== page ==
In 2013, Navalny made a big move by running to be mayor of Moscow, Russia’s capital and largest city.  He built his campaign around alleged corruption and totalitarianism of leading officials.  State media did not air information about his campaign, so he turned to rallies, online funding, and volunteers to spread the word.  Then, Russian police arrested Navalny on charges of embezzlement, a charge allegedly used often by Russia to falsely imprison opposition.  He was sentenced to five years in prison.  His supporters protested, and he was released on bail, but he did not win the election, finishing in second place.

After failing to win the election, Navalny continued exposing corruption on his popular YouTube channel.  He exposed the wealth of Putin’s ally, Dmitry Medvedev, sparking more protests.  Between 2016 and 2018, Navalny tried to run against Putin himself.  He was disqualified from running, however, based on his previous embezzlement charges.

Navalny found a new way to influence elections in 2020.  He urged the public to vote for one of the puppet candidates set in place by Putin.  In December 2020, he tricked the agent who poisoned him into admitting how he did it, exposing the government for their plot.  He returned to Russia in January 2021 after recovering in Germany from the poison attack.  When he arrived, he was immediately arrested and charged for violating the parole from his embezzlement case.  While in custody, his team released a video attacking Putin, which caused his supporters to take to the streets in protest once again.  Navalny was then sentenced to two years and eight months in prison.  More than 5,000 people have been arrested in these recent protests.  Navalny remains in prison today, but his movement survives through continued protests.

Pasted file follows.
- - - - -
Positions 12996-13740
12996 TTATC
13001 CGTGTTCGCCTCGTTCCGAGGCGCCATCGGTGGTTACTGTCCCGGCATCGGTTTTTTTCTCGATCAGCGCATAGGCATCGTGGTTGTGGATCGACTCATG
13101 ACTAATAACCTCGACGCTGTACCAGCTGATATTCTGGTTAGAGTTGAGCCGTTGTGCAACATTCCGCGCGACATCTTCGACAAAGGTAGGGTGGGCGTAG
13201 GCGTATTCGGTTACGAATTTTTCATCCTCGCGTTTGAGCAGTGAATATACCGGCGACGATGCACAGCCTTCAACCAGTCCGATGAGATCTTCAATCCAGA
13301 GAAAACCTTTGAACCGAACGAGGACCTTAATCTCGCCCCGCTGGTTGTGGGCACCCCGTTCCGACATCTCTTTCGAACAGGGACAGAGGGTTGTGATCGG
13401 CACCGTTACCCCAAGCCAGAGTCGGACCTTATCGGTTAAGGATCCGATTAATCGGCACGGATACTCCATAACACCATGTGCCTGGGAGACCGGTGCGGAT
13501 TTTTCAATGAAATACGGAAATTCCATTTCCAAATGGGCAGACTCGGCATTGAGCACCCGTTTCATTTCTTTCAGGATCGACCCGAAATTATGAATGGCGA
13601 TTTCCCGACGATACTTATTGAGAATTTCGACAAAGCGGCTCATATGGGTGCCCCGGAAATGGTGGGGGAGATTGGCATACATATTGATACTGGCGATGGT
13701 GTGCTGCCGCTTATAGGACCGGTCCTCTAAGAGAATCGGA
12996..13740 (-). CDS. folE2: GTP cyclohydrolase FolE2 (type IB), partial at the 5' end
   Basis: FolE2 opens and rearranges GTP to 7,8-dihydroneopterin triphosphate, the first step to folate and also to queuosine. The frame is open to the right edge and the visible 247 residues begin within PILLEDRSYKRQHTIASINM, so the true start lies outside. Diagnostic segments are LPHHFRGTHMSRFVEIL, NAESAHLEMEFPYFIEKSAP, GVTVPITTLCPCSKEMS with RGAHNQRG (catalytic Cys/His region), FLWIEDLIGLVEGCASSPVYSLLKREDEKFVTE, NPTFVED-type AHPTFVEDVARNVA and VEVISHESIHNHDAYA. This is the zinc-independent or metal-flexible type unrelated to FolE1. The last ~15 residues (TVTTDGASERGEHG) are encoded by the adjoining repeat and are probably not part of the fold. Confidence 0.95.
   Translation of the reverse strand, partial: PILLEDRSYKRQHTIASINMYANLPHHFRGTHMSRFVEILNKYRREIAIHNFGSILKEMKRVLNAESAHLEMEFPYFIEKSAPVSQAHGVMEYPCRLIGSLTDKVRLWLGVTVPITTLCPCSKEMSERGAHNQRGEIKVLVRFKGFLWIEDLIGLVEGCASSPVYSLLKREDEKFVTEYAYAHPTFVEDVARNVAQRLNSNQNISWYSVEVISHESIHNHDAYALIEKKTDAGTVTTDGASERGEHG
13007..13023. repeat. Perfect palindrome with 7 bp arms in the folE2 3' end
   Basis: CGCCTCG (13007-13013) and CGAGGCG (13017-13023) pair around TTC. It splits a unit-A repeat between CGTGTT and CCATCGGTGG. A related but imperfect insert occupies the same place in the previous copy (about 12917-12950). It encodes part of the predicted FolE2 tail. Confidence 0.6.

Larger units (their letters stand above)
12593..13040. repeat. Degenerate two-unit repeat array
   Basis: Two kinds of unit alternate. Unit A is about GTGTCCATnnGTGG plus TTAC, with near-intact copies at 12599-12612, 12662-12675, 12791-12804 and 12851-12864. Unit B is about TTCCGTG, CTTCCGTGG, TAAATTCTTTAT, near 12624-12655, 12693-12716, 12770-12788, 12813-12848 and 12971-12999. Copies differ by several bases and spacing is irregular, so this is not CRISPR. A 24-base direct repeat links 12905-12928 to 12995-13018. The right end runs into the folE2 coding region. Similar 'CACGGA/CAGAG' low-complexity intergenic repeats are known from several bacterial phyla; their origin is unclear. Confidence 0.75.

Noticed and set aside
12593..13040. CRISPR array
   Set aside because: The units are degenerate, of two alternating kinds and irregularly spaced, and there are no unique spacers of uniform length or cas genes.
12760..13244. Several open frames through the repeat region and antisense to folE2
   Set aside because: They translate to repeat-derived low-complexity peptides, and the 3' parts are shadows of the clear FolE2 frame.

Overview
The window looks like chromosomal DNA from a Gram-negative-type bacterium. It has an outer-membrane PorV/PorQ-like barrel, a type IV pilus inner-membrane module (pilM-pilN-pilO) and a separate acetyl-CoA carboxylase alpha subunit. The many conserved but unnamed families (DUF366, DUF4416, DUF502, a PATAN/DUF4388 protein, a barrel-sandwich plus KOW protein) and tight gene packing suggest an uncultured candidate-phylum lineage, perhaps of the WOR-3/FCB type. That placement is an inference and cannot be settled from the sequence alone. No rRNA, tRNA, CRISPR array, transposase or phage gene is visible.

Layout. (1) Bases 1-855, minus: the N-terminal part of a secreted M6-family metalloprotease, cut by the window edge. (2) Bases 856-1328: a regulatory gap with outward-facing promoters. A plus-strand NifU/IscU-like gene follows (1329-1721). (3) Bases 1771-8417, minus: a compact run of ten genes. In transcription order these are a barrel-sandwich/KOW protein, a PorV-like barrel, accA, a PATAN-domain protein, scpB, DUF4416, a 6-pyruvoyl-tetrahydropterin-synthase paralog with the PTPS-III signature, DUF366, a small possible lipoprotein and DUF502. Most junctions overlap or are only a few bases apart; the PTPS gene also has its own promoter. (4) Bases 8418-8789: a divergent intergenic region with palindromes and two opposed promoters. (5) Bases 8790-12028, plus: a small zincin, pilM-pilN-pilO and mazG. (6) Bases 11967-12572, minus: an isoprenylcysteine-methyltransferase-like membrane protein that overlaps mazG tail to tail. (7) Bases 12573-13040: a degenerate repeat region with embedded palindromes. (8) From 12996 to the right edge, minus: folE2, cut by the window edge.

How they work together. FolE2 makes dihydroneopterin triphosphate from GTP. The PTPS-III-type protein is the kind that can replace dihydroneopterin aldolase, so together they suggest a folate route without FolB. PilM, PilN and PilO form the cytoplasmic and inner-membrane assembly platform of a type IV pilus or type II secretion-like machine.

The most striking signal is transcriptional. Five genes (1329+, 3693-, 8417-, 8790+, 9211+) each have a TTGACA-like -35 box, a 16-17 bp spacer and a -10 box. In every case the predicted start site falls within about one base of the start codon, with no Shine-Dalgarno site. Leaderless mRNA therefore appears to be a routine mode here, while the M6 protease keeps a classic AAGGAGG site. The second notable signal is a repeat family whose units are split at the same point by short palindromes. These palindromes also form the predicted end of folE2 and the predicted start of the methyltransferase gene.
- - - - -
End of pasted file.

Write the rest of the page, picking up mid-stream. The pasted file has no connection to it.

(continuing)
Other countries are taking notice as well. According to U.S. Secretary of State Antony Blinken, “We reiterate our call for the Russian government to immediately and unconditionally release Mr. Navalny.”

Navalny’s supporters remain hopeful that further sanctions will be implemented against the Kremlin.

According to Leonid Volkov, an aide to Navalny, “I’m not going to say that the first round was a false start.  But clearly European decision-makers were being careful…The goal of this whole story is to create political pressure on Putin via his inner circle…Even if the oligarchs didn’t end up on this list but felt like they were on the line, that they’d narrowly escaped, that may be better.  Because next time they may think they won’t escape.”

U.S. officials claim their main goal was to stand in solidarity with European nations against the use of chemical warfare, and through these new sanctions, they have done just that.  Alexei Navalny will likely remain a figurehead of the anti-Putin movement sweeping Russia, and his supporters are still fighting for his release from prison.  Until then, protests continue, and there is no foreseeable end in sight.

Isaiah Steinberg, '23
Isaiah Steinberg is a senior at J-DHS. He is the Standards Editor and News Editor for the RamPage. In his free time, he enjoys hanging out with friends, playing with his half-brother, or sleeping.